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How To "Speak The Latin"

How To "Speak The Latin"

January 1, 2014 - By Dr Antony Zardis

Some great tips to enable you to help your Doctor to act fast and make the best diagnosis for your child.

As Doctor's a great part of our extensive training involves learning how to communicate effectively with our patients. This enables us to translate our 'medical jargon' mainly composed of Greek and Latin words, into simple bite size chunks of information for you to understand.

In the same breath it is important that mums and dads become familiar with what signs and symptoms to look out for in a sick child. This essentially requires you to assume the role of a nurse by monitoring parameters such as temperature and administering medications such as paracetamol. This does indeed require you to 'speak the latin'  in the metaphorical sense of the phrase. In this way, you can communicate with your GP or Emergency Doctor quickly and efficiently, allowing you to work together in order to reach a diagnosis rather swiftly.

Here are some valuable pointers for you to note and be ready with when visiting your GP or A&E:

1. The red book 

Always remember to take this with you to every consultation with a health professional. It is an invaluable tool which allows us to monitor your child's growth and development and allows effective communication between the different health professionals that may see your child. This makes it quick and easy for us to keep up-to-date with how your child is progressing and allows early detection of conditions that may effect their development.

It should also be up to date with your child's latest immunisations.

2. Feeding 

Your child's feeding pattern is a good indicator of how well it is tolerating an acute illness. Note down roughly how many bottles your baby is managing to feed on. What is important here is not the actual amount per se, but the amount it has reduced in comparison to its usual bottle regime.

Less then 50% of its normal amount over a 24 hour period is generally deemed a cause for concern.

3. Hydration 

Nappy contents are a good indicator of hydration. Concentrated and or smelly urine may be a reflection that your baby is dehydrated.This could be due to an acute illness. Be sure to note how many wet nappies you have gone through in a day.

Less then 4 wet nappies over a 24 hour period is generally deemed a cause for concern.

Also look out for a dry tongue, dry skin and sunken eyes, all of which indicate a dehydrated child.

4. Temperature

A topic discussed at much length in my previous article. Remember it is not a one off high reading that counts here, but a sustained temperature accompanied by distress. Invest in an easy use thermometer. The under arm ones may prove a little fiddly, but are rather accurate. If you struggle with these, the easiest ( but most expensive ) to use are the ear thermometers.

A sustained temperature greater then 38 C is cause for concern. Take the temperature before giving any medication like paracetamol. It is important not to mask a high temperature by giving this. Take the temperature again shortly after giving paracetamol. A high temperature that is irresponsive to an antipyretic is more cause for concern.

This is very important information that you should note and have available to hand when attending your GP or A&E.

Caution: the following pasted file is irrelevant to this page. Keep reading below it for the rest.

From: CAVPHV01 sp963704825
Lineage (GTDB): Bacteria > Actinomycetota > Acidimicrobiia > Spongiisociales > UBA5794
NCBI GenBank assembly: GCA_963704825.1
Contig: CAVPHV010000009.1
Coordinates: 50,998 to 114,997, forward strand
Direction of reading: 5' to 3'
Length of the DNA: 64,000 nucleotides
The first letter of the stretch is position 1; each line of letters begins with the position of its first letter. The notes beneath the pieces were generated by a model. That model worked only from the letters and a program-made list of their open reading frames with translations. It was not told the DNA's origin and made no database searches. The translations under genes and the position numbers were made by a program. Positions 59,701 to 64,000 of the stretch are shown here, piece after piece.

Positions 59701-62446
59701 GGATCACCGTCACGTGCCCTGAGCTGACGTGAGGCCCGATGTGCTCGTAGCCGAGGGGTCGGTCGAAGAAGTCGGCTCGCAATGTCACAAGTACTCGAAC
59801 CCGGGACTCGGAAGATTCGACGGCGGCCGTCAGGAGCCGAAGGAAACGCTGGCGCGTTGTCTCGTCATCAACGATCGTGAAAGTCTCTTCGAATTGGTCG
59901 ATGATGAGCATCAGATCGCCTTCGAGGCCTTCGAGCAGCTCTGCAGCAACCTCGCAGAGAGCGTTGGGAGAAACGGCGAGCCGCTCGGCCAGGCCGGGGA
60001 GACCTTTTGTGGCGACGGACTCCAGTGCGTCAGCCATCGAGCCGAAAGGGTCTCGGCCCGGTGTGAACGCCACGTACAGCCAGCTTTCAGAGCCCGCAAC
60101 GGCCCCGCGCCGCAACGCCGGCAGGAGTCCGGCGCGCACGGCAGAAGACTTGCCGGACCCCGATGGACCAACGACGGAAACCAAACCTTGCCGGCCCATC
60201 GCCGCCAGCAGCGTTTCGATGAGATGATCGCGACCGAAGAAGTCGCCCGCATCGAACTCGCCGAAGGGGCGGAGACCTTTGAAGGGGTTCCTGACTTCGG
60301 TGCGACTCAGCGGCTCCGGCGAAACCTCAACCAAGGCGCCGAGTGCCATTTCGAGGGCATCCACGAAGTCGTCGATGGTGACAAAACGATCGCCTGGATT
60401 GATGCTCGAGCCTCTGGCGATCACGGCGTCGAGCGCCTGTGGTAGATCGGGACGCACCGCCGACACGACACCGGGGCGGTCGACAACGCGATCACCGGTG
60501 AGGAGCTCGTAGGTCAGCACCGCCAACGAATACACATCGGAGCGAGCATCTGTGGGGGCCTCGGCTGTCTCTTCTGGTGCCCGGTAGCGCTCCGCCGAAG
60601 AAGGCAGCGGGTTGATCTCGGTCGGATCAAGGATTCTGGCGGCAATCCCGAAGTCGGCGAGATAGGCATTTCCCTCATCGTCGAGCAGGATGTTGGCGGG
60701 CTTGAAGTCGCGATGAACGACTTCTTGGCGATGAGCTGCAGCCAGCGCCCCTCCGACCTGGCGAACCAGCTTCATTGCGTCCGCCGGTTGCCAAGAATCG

4. Breathing

Look out for heavy or rapid breathing and grunting, which may all indicate that your child is struggling to breath normally. This could be due to a an Upper Respiratory Tract Infection, Pneumonia or Asthma.

5. Rash

Undress baby and have a good look for any rashes that may have appeared. A none blanching rash should always raise suspicion for meningitis. If witnessed, especially in the context of an unwell child, it is important to alert your Doctor immediately.

6. Vomiting

If your child is vomiting, note whether this is:

  • projectile
  • blood stained
  • on an empty stomach or after a feed

Note how alert your baby is:

  • does it respond to the sound of your voice?
  • if not, does it respond to your touch?
  • does it look drowsy or floppy?

Have you noted any seizures? If so, do these coincide with a high temperature.

Note any ear pulling as this may indicate an ear infection.

Excess drooling may also indicate that your child is having difficulty swallowing its own saliva. This may be due to a sore throat or a foreign object that has been accidentally swallowed.

Does your child hold its leg or arm still in a fixed position. If so, this may indicate an infection in a joint.

Use your smart phone to take pictures or film anything unusual that you are worried about.

Primary source information will always be welcomed by your Doctor and this will help alleviate your anxiety about most things.

In conclusion...

It goes without saying that this is not an exhaustive list of signs and symptoms to look out for in a sick child.....after all, that is OUR job to do on assessment. It is merely a brief stencil which you can refer to if you feel overwhelmed or out of your depth at any point. You may also use it as a prompt, if you are unsure about which stage to seek medical advice. If you are still in any doubt, it is always best to seek advice from your GP.

Lastly, when you have one foot out of the door in your evening attire, for your first night out in weeks, and you have just noticed baby has a stuffy nose, or it's nappy contents are runny, instead of spending an hour trying to "speak the Latin" to your child minder, leave them with your pad and this article, and keep walking out of that door......modern day technology does after all dictate that you will always just be a phone call away.

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